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85% of teachers working in level 3 and 4 areas believe schools should move to a blended or remote learning model to protect the safety and welfare of pupils and staff, and over three-quarters (77%) believe their school remaining fully open is a political decision, rather than one based on safety.

76% of teachers across the whole of Scotland said they do not feel the Government is providing the necessary support for them and their school during the pandemic.

A survey of over 700 teachers across Scotland by NASUWT-The Teachers’ Union, found serious concerns over the adequacy of the health and safety measures in place in schools and the level of protection currently being afforded to pupils and staff.

67% reported that pupils in their school have displayed symptoms of Covid-19, with just over half (51%) saying that classes or year groups had been sent home because of suspected or confirmed cases of the virus.

57% said staff in their school have displayed Covid symptoms.

Only a quarter (25%) of teachers feel the control measures introduced in their school are adequate with only just over a third (34%) saying they feel confident in the way their school is dealing with suspected or confirmed cases of Covid.

Just under half (49%) of teachers say they feel unsafe or very unsafe in their school, versus 16% who say they feel safe or very safe.

The survey also highlights the impact of the pandemic on teachers’ workloads, with nearly four in five (79%) saying their workload has increased or substantially increased compared to the same point last year. Remote learning preparation was cited as the biggest driver of increased workloads, with 74% saying they have been expected to develop and deliver remote learning provision in addition to their existing workload.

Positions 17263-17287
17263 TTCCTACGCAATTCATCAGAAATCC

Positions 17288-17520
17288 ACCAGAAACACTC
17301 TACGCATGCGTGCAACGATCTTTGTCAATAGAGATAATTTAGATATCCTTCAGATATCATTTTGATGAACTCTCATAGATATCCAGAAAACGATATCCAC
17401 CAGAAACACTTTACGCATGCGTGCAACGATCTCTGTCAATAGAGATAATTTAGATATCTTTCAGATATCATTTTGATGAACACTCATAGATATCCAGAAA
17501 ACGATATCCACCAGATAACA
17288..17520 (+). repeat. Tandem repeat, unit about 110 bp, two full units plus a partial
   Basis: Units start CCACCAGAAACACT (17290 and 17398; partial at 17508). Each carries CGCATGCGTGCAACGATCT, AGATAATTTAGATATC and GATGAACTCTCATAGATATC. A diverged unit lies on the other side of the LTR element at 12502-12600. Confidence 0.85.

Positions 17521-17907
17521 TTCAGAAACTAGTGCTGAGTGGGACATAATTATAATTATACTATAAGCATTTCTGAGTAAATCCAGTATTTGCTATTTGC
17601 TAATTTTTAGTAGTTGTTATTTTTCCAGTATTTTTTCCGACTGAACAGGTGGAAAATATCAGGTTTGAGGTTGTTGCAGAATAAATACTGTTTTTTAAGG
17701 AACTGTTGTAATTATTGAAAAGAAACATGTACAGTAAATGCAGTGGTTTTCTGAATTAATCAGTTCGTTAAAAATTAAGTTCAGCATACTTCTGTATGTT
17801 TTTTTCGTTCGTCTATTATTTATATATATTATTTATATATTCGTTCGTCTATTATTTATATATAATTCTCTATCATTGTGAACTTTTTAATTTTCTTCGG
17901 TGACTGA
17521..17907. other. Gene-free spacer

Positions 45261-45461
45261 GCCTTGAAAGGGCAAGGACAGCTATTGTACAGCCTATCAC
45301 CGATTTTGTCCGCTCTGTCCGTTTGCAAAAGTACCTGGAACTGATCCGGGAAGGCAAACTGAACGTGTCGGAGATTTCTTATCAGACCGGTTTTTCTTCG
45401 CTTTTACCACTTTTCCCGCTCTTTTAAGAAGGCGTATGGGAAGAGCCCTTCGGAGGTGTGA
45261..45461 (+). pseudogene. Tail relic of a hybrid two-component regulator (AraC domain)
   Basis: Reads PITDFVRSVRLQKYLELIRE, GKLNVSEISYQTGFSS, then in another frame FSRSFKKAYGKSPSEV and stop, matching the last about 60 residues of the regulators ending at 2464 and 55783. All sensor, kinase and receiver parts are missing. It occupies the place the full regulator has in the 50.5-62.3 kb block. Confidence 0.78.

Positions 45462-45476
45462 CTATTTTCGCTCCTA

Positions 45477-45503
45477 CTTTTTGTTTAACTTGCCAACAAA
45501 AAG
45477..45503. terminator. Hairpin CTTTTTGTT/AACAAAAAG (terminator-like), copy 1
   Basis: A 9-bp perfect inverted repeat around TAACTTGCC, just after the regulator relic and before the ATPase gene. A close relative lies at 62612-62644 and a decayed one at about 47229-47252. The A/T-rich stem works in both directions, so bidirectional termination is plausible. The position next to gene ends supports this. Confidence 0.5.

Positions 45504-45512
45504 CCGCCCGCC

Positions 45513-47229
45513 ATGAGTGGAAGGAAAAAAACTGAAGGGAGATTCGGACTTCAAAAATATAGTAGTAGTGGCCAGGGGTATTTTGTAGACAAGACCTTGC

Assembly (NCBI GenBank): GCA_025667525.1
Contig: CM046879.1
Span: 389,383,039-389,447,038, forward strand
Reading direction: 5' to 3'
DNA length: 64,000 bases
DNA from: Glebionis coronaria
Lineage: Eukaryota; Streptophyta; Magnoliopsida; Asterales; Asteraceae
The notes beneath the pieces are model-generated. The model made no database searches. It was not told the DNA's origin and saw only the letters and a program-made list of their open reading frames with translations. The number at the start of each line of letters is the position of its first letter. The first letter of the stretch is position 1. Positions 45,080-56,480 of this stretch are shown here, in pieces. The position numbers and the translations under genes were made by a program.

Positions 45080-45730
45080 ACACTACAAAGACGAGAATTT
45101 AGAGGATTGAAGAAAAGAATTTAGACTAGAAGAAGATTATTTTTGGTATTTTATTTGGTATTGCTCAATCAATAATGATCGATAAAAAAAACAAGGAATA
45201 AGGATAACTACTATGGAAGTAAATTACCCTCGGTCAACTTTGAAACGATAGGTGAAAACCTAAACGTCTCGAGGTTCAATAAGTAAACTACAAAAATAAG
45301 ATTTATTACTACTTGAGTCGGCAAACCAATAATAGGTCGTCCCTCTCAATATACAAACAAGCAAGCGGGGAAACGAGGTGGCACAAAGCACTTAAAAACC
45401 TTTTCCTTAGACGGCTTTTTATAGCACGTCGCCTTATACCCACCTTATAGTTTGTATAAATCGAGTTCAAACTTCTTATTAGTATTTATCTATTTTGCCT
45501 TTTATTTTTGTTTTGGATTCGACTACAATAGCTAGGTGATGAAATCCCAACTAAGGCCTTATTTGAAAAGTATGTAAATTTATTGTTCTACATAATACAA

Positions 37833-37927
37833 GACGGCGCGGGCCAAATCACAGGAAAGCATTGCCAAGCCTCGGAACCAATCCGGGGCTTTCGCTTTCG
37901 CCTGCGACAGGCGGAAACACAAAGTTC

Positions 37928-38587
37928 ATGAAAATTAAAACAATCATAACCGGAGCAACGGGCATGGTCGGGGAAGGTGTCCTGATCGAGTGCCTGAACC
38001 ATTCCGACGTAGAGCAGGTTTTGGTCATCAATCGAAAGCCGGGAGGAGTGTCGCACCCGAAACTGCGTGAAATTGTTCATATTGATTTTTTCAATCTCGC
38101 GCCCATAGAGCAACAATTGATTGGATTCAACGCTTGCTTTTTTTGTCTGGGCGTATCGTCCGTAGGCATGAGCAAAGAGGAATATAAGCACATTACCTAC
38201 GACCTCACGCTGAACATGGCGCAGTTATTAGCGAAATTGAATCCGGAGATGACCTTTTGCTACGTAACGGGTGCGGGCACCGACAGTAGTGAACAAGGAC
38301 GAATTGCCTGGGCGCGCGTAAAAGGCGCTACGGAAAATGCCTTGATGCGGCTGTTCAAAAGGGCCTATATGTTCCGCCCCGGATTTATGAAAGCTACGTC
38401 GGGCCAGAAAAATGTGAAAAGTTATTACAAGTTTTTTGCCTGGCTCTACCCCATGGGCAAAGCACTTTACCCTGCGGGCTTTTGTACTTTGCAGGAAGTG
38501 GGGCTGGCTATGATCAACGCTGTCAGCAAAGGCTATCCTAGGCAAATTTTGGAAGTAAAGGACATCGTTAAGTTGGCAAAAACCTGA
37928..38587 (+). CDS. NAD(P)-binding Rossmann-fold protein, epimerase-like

74% cited their current levels of stress and anxiety around work as high or very high.

Patrick Roach, NASUWT General Secretary, said:

“The NASUWT wants schools to remain open, but to remain open safely, with additional measures which prioritise the safety and welfare of pupils and staff.

“We believe that a move to blended learning with smaller class sizes in areas with the highest rates of Covid should be part of the strategy to managing and suppressing the virus, along with greater protections for clinically vulnerable staff and enhanced safety mitigations.

“We need better data on case numbers in schools, a system of inspection and enforcement of safety measures, rigorous protocols on self-isolation when cases do occur and more funding and resources for schools to ensure safety is not compromised on the grounds of cost.

“The challenges of developing and adopting blended and remote learning are clearly having an unsustainable impact on teachers’ workloads, which is why funding for additional supply teachers is needed so that schools can maintain consistent and high-quality learning provision for pupils learning in the classroom and at home.”

Jane Peckham, NASUWT National Official Scotland, said:

“Teachers do not feel the Government is doing enough to support their safety and that of the pupils they teach and feel ministers are failing to fully recognise the tremendous pressures they are facing in continuing to provide education to children and young people in these unprecedented circumstances.

“The failure to address these realities is risking the health and safety of pupils and school staff.

“Without action we will see more pupils being absent from school and more teachers being absent from work because of illness or because they need to self-isolate. We will also see more teachers succumbing to mental and physical burnout.

“We have already set out to minister the additional actions we believe need to be taken to protect the education of children and young people whilst ensuring that our schools can continue to operate safely.

“It is now incumbent on Government to fulfil its responsibilities to protect children, young people and all those who work in our schools.”

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